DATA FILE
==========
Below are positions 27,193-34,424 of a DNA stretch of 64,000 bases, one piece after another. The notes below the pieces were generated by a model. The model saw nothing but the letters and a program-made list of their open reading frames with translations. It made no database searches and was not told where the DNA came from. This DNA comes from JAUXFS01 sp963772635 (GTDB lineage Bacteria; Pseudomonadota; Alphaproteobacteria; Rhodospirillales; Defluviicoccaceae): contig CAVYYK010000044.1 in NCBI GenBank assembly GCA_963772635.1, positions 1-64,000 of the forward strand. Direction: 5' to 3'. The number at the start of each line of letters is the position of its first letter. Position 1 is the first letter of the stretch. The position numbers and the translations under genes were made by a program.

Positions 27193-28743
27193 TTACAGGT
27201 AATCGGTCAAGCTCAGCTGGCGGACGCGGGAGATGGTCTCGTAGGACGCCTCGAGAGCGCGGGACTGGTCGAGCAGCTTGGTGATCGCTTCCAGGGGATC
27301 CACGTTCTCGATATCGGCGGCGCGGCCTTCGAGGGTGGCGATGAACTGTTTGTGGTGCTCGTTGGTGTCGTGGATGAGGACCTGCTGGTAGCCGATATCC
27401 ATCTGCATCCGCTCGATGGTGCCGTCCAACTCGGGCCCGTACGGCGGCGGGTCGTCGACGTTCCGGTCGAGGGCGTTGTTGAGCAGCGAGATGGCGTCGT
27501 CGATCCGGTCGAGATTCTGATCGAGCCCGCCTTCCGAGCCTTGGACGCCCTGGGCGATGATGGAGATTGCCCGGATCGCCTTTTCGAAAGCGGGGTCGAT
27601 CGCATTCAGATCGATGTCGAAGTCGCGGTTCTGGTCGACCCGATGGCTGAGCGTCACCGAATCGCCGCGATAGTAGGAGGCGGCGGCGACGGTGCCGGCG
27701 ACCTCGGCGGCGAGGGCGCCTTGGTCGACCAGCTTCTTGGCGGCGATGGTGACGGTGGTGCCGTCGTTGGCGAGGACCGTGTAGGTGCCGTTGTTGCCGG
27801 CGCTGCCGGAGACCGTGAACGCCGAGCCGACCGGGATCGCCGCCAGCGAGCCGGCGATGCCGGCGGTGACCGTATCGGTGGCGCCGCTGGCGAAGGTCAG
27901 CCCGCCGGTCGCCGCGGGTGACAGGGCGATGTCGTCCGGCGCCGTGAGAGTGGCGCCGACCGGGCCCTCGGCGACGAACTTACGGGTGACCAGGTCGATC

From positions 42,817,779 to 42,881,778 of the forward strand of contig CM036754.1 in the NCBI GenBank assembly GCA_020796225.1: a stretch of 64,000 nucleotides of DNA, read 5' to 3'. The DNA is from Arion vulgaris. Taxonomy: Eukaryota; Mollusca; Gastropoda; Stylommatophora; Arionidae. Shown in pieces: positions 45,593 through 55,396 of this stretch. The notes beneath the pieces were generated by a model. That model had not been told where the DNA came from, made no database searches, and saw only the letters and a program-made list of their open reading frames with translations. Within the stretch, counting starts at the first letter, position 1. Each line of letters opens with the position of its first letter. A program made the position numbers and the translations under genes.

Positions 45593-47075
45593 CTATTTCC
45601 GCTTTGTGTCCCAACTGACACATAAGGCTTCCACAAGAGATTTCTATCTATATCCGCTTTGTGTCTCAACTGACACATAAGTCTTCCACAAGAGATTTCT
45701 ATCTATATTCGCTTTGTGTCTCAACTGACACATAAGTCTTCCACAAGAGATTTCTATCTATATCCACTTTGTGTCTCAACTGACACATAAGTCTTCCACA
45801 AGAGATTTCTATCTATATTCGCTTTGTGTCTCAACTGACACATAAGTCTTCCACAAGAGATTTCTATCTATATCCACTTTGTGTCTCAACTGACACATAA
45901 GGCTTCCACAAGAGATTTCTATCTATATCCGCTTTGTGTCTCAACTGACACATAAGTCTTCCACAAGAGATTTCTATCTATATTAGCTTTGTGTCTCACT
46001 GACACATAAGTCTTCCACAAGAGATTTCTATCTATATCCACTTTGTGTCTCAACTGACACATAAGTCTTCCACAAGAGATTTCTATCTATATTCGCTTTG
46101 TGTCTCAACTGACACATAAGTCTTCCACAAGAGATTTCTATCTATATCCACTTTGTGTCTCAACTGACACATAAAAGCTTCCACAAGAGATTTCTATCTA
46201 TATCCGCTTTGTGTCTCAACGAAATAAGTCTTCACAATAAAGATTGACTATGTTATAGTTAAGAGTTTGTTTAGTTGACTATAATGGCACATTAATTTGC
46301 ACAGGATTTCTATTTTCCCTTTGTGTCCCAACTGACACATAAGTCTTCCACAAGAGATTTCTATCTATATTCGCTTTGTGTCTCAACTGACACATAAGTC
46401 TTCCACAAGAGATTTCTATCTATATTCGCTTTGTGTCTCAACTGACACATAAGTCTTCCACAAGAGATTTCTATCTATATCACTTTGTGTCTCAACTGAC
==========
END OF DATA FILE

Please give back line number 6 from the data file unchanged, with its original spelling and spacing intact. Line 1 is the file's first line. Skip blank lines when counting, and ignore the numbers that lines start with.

27401 ATCTGCATCCGCTCGATGGTGCCGTCCAACTCGGGCCCGTACGGCGGCGGGTCGTCGACGTTCCGGTCGAGGGCGTTGTTGAGCAGCGAGATGGCGTCGT